UM Researchers Discover Nearly 80,000-Year-Old Ancient Elephant Fossil In Perak
Paleontologists from Universiti Malaya (UM) have discovered the fossil of a stegodon, an extinct elephant, in a limestone cave in Gopeng, Perak.
It is the first stegodon fossil to have been discovered in Malaysia, with a rough geological age of between 30,000 and 80,000 years.
Lead researcher Dr Ros Fatihah Muhammad from UM's Geology Department and vertebrate paleontologist and zooarcologist Lim Tze Tshen from the Paleontological Society of Malaysia were the scientists behind the discovery.
Dr Ros said the discovery was possible due to information from a cave settlers group, Kinta Valley Watch, as well as her team's survey and research.
"Studies so far show that the remains of this stegodon is not associated with ancient humans.
"However, this study is still very important as it is related to the history of the migration of ancient fauna and also environmental changes in the South-East Asian region," she said.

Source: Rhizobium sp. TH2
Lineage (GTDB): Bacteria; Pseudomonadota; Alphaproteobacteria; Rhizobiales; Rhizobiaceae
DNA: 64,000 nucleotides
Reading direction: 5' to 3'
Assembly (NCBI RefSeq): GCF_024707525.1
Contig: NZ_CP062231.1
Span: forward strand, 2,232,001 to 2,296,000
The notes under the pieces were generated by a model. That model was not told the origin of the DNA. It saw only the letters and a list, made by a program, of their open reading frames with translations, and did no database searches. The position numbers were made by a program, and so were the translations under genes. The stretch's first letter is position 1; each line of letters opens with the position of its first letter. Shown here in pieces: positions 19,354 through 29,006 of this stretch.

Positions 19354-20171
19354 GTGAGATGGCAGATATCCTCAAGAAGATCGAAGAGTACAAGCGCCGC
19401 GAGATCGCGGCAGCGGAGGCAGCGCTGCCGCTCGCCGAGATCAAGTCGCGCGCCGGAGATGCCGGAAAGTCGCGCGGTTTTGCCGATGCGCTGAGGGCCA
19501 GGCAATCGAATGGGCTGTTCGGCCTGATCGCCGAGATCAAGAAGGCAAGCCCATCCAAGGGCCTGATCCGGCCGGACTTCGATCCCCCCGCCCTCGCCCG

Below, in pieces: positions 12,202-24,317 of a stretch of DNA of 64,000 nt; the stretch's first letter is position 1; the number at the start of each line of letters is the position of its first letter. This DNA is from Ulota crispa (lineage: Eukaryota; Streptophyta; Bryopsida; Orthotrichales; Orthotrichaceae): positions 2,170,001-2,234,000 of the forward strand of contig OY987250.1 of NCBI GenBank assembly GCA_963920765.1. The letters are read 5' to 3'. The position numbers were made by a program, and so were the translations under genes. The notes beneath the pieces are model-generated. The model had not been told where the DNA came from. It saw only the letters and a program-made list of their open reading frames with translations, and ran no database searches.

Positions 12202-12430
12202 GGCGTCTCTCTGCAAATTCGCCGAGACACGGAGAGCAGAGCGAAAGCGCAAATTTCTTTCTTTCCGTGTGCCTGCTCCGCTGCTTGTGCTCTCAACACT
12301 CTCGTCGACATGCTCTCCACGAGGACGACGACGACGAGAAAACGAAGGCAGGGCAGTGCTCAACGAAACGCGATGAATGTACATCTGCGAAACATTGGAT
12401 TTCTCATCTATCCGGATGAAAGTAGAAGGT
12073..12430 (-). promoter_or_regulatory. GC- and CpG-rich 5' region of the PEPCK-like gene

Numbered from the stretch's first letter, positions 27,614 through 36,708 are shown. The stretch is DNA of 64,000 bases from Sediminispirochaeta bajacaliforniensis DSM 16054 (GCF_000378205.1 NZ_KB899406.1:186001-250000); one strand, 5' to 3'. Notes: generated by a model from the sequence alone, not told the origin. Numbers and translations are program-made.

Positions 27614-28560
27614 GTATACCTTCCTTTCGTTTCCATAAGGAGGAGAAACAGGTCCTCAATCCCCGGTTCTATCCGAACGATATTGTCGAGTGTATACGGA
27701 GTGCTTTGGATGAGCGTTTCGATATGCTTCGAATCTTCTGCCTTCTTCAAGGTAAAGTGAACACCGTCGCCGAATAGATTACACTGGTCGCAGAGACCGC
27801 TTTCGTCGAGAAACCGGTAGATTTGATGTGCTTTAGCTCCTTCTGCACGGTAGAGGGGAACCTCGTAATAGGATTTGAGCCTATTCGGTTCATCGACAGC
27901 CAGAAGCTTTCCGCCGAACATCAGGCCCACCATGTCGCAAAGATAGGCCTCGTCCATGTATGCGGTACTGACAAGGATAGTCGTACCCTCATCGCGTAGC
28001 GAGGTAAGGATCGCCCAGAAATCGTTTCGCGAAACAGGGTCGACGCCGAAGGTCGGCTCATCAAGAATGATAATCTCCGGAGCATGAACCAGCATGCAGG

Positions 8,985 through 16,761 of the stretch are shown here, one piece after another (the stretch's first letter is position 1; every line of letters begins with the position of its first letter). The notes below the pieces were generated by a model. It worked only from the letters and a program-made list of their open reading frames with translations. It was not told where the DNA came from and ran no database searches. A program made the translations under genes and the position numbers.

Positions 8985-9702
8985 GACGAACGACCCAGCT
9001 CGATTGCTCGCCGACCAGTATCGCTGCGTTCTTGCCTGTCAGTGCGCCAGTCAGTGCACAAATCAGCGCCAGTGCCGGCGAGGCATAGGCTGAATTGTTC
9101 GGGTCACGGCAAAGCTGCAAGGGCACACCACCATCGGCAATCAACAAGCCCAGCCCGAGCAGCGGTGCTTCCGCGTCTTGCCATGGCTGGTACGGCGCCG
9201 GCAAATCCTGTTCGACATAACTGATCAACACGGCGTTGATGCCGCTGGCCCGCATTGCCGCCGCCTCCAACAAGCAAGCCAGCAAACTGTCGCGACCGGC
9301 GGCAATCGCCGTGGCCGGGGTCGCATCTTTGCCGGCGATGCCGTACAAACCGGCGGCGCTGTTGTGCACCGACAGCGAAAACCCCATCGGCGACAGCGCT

According to Mr Lim, who was the one to identify the fossil as a stegodon, the imaging process performed by Prof Dr Norliza Ibrahim and Dr Mohd Azmi Abdul Razak from UM's Faculty of Dentistry found that the fossil was most likely a stegodon of less than two years old.
"There is evidence from this stegodon's discovery site and other paleontological sites that show the existence of extinct animal remains in Peninsular Malaysia such as orang utans, Sumatran rhinos, Java rhinos, Asian black bears and a rat known to be extinct from the planet," said Lim.
Congratulating the researchers, UM vice-chancellor Abdul Rahim Hashim said the discovery was a milestone in the field of quaternary paleontological studies in Malaysia.
"Well done and congratulations to Dr Ros Fatihah and her team, who have done us proud!
"So far, only two Master of Medicine have been awarded in this field. The first was for fossils and paleo-ecology of large mammals, while the second was for fossils and paleo-ecology of rats."